Principal Glenn Carter cracks open the door to an Algebra II class at South Pemiscot High School in rural Steele, Mo., where teacher Linda Crawford shuffles four reluctant students into different configurations. Students chuckle as Crawford gleefully moves her volunteers from place to place. One student, 11th grader Alli Jones, laughs and jots down a few careful notes with the rest of the class.
Last year, Jones probably wouldn’t have been here. She skipped school almost every week.
“I would just stay home, just to stay home, because I didn’t want to come to school. I just like to play video games,” Jones said.
“I try to encourage my friend to come to school more,” Jones said. “I used to miss just as much as she did last year and she’s really improved a lot. She hasn’t missed any this quarter or anything. I’m really proud of her.”This year, Jones has a new attitude about school. She has perfect attendance.
Steele lays in far southeastern Missouri in the sole of the Bootheel, a nine mile drive from the Arkansas border. The land, flat and fertile, gives way to field after field of cotton, corn and soybeans. Statistics are not kind to this part of the state. Pemiscot County’s poverty and teen pregnancy rates are among the highest in Missouri, and life expectancy is lower than El Salvador’s.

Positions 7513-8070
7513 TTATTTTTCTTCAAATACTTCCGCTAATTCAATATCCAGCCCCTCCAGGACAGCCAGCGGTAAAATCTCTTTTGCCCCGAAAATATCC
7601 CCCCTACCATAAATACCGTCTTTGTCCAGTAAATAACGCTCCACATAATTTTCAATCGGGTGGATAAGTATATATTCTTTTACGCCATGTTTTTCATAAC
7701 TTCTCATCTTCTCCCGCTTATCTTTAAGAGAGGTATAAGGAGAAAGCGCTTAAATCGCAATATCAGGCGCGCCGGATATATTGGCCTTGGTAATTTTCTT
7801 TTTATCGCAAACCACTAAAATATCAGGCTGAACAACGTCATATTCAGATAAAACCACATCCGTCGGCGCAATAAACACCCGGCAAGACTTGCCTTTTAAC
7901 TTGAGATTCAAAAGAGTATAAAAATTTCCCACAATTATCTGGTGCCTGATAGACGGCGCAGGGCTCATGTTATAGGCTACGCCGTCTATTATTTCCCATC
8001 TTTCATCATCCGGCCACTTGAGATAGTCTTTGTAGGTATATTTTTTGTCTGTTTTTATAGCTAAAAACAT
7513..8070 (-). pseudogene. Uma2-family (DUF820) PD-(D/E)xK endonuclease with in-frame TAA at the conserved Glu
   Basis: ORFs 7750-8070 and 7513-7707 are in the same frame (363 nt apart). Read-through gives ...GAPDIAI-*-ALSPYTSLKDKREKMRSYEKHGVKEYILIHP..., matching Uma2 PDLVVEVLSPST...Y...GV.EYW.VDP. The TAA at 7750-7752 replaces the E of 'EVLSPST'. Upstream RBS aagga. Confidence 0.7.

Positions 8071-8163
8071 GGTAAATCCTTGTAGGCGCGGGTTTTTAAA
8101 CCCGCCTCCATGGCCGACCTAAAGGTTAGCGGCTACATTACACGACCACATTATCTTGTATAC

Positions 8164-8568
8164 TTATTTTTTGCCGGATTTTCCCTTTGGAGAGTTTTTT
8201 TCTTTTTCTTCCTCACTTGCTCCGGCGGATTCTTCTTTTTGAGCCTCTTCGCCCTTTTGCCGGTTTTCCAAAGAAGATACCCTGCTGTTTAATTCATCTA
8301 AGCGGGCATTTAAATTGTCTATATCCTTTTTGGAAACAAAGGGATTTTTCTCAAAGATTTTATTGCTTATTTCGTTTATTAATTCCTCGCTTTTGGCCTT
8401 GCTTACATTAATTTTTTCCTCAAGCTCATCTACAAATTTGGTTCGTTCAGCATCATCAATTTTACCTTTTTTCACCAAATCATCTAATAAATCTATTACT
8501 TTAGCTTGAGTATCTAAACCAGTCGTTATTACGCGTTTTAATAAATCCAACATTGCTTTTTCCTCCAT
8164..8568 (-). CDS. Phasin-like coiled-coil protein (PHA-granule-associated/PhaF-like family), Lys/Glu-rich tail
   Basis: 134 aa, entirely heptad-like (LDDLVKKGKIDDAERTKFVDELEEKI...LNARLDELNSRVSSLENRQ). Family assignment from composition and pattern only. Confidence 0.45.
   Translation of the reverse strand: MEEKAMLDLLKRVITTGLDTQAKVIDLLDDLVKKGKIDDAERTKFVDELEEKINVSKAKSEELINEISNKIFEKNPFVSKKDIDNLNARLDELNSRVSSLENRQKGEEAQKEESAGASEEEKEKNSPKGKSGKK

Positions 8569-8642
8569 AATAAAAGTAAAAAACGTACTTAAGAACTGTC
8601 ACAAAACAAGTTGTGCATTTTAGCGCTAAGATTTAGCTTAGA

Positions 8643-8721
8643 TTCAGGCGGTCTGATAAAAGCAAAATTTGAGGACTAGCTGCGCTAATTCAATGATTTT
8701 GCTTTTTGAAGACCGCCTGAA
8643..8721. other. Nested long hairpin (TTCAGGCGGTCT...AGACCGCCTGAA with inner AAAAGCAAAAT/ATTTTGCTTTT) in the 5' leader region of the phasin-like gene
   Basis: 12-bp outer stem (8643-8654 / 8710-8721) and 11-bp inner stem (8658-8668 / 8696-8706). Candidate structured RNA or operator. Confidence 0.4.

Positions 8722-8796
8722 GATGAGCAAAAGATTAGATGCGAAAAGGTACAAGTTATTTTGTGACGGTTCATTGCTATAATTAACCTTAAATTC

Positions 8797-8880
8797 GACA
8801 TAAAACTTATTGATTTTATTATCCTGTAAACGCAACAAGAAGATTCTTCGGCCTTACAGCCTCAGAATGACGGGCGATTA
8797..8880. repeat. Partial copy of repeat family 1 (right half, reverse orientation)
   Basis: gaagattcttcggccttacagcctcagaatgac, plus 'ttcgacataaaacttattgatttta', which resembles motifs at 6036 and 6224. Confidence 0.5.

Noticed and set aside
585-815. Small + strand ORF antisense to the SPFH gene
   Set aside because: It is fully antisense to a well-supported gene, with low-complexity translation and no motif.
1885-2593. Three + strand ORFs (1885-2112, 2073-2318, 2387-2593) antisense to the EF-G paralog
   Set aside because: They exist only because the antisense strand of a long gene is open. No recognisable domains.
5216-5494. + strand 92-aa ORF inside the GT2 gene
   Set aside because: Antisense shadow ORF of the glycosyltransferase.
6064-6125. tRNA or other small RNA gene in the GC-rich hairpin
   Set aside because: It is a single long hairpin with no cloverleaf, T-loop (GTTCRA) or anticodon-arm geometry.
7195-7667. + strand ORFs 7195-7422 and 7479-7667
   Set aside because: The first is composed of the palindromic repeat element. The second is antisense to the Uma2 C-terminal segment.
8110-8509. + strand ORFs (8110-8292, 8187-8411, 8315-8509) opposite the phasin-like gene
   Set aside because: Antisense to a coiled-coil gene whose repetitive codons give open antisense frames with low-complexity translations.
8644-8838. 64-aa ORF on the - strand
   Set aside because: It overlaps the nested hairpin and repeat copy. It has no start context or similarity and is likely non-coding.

The Missouri Department of Elementary and Secondary Education (DESE) standard is to have at least 90 percent of students in school 90 percent of the time. The South Pemiscot County School District fell far short last year, 21 percent of students missed enough class to be considered chronically absent. That’s the same rate as St. Louis Public Schools. The tiny Bootheel school of 650 students is at risk of losing its accreditation.
Parties, laptops and lounges
School administrators are trying to find ways to keep kids in classroom seats, but it’s an uphill climb. High school principal Glenn Carter said it is difficult to encourage students with fun schools trips, for instance, because Steele is so far away from fun cultural attractions. Memphis is more than an hour to the south, and it takes three hours to drive to St. Louis.
“In some ways, our kids are more disadvantaged than the disadvantaged kids in the cities, from my perspective,” Carter said.
So instead of trips, they have parties every four weeks for students who do not miss school. Carter hopes to give laptops to kids like Jones with perfect attendance. Next year, they might have a lounge for students with better than 90 percent attendance; there they could use their cell phones and play video games on their lunch break.
“We just got to convince them that, hey, this is your answer in life,” Carter said. “This here is what’s going to put you ahead. This is what’s going to get you out of this community. Do you like where you’re living in now? You go home to an empty house now. Do you like that? They don’t like that. They want to feel [they] belong. They want to feel loved.”
Currently, students who miss too much school have to attend extra hours on Thursday evenings and on Saturdays. But Carter said that system created a paradox. Kids would miss a day of school because they knew they could go to Thursday school instead, Carter said, and the school cannot count Thursday school as attendance. So Carter is reevaluating that entire system and may get rid of it.
Kids with attendance below 90 percent cannot go to school ball games, and in the future they might be barred from dances.